I don’t have an image of the trays in their current green stage, but they’ve began to be transplanted last week. Tonight they’ll complete the rest of the trays.

This method was too complicated, and spray painting edges of the trays will likely be next season’s method.


I hope to blog a bit more this season & dye paper again. It’s been a while.

We’ll see how things unfold.

Till then, happy anniversary day & wishing you all a joyous, long slow spring.


photo journal through a season. Nook & Cranny 2015.

although my season at the farm began in February seeding Alliums in the greenhouse,

i began taking photos

from approximately the same spot upon arriving to work, beginning in May and ending in December.

(skipping a number of the days due to rushing or being late, or just forgetting…)

(pardon the (possibly obnoxious) long run of (only) photos. i wish i could show it in a 3-block format, like on Instagram, but i don’t know how to change format for one post.)

enjoy.

IMG_2760.JPG

IMG_2889.JPG

IMG_2958

IMG_2971

IMG_3097

IMG_3143

IMG_3165

IMG_3189

IMG_3296IMG_3355

IMG_3382

IMG_3389

IMG_3396

IMG_3434

IMG_3447

IMG_3448

IMG_3609

IMG_3838

IMG_3933

IMG_4043

IMG_4346

IMG_4377

IMG_4427

IMG_4680

IMG_4801

IMG_4846

IMG_4870

IMG_4910

IMG_4925

IMG_4947

IMG_4959

IMG_4993

IMG_5086

IMG_5106

IMG_5218

thank you, 2015.

(now it’s time to delete these from my phone so as to make more room for new photos of Sophie & Izzy.)

 


Friday photos from N&C farm, and thinking about ANWR.

It felt good to get back to work at the farm yesterday

The leaves have unfurled & there was a nice rain in the evening 

A new high tunnel is under construction, which will allow the plastic to be removed from the Cathedral – giving the elements of Sun, Rain, & Air the chance to work their gifts in clearing & breathing the soil which has been under cover for 5 years

  
Bean seeding day!

These are Romano beans, and I was to use up the rest of them 

  
12 trays in all

  
Then another variety, purple, called Amethyst

  
Pardon me while I marvel once again at the beauty & diversity of bean seeds…

Swoon

  

In they go!

Chioggia Beets, & a New Zealand Spinach variety were also seeded.

Then onto a few herb & flower transplants

  
Rosemary

  
With the help from Sebastian

  
Bob grows many varieties of Peppers, & does the transplanting of those to be absolutely sure he’s sure that the hot & sweet types are clearly marked

 
These piles of markers were assembled during a conversation with one of the on-farm interns

I didn’t notice their construction, as I was filling trays & my eyes were focused on my hands’ actions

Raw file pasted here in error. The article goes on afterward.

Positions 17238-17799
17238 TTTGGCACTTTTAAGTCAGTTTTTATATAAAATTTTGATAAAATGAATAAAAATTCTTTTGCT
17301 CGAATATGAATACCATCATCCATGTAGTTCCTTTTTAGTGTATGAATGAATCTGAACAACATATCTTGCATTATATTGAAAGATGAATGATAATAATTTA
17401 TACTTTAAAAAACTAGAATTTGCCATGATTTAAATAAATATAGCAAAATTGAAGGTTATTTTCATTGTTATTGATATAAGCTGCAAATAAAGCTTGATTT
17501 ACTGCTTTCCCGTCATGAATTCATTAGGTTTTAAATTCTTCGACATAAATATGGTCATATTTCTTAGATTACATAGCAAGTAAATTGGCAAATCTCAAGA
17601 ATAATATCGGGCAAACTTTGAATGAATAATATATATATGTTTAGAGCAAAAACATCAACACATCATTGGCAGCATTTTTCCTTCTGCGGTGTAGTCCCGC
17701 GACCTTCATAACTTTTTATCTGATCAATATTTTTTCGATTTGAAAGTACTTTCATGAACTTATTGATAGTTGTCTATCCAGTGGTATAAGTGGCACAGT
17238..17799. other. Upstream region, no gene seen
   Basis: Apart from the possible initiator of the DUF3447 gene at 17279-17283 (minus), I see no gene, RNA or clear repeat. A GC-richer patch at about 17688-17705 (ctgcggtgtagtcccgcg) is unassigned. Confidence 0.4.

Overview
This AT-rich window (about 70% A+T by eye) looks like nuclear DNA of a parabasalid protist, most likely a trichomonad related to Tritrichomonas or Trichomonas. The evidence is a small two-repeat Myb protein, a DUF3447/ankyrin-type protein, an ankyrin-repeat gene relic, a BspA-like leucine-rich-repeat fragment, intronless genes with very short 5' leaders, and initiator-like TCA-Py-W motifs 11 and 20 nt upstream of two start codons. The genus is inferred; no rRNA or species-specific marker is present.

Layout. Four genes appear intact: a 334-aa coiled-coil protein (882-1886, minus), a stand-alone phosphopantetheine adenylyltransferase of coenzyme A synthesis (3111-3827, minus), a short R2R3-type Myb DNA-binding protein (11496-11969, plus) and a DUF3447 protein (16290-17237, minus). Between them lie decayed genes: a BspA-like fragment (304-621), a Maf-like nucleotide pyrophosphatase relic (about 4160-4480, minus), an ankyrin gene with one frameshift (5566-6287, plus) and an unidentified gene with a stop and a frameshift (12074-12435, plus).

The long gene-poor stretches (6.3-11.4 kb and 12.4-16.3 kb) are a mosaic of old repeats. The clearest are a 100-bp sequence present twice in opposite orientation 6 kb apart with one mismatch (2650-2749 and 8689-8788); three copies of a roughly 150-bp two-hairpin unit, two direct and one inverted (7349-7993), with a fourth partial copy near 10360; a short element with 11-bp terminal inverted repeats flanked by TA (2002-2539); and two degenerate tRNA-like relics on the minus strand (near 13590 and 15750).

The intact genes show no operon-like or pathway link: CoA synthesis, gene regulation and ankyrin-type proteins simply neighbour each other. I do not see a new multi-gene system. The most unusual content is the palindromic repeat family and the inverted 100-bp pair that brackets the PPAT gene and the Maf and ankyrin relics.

But it was a delightful surprise to find later – simple creations of beauty

  
Across the road, Bob set to applying composted manure to some beds awaiting 3 varieties of Kale

  
The hens were moved there to work up a site for future planting

 
(Feel free to add your favorite Why did the chicken cross the road? joke in the comment section…)

 Yesterday evening, as I drove home with the radio tuned into the local, independent station

I heard about the go-ahead to drill in the Arctic National Wildlife Refuge.

If nothing else, please scroll down & read the Wikipedia section on Opposing Views and the position of the Native Alaskan Tribes.

(The fact that I was driving my car at the time was not lost on me…)

*sigh*

  
The ANWR was what I woke up with in my mind.

The Porcupine Caribou calving grounds are there

People are still thinking they are not of this place

  
Why else would such a go-ahead be made?

 
What would the whales say, if we could ask them…?

  

They see the world in a different way from us humans

We humans think we know what’s best

  

But I’m not so sure of that

What if the Caribou could be asked 

And the Native Treaties honored

I think a lot of things, like most humans do…

  
I donate money to the NRDC, with the hope that they can do something to protect this place, our place, this Us-thing-place we call Earth

But donating money isn’t enough, & I don’t donate a ton of money either.

(After meeting someone who worked in a non-profit that often went to court, she said that even $5 helps pay for transportation…)

  
How does one really stop a tide of greed & shortsightedness & a massive corporation like Shell from doing something…?

What if the guide was truly: what is for the benefit of ALL beings…?